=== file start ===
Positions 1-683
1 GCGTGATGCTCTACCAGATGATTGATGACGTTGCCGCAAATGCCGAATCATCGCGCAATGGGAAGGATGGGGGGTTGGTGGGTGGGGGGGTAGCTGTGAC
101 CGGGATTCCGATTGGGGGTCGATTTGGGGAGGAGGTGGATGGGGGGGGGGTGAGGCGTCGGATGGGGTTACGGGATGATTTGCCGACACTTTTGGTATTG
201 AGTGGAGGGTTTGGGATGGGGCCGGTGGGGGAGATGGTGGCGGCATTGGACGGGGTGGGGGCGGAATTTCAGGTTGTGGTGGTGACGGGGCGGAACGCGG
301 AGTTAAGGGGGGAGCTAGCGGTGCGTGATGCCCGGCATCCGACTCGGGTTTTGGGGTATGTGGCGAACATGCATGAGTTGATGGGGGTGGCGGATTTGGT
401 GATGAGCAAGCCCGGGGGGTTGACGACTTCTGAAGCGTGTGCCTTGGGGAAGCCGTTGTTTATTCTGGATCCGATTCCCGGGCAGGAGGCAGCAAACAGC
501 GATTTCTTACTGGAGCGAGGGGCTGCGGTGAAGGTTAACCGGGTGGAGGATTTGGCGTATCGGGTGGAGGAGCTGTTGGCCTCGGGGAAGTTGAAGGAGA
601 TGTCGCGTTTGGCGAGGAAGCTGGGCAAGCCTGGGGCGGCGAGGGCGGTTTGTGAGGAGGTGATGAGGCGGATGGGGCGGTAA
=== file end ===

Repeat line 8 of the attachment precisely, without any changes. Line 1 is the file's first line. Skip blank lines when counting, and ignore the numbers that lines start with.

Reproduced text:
601 TGTCGCGTTTGGCGAGGAAGCTGGGCAAGCCTGGGGCGGCGAGGGCGGTTTGTGAGGAGGTGATGAGGCGGATGGGGCGGTAA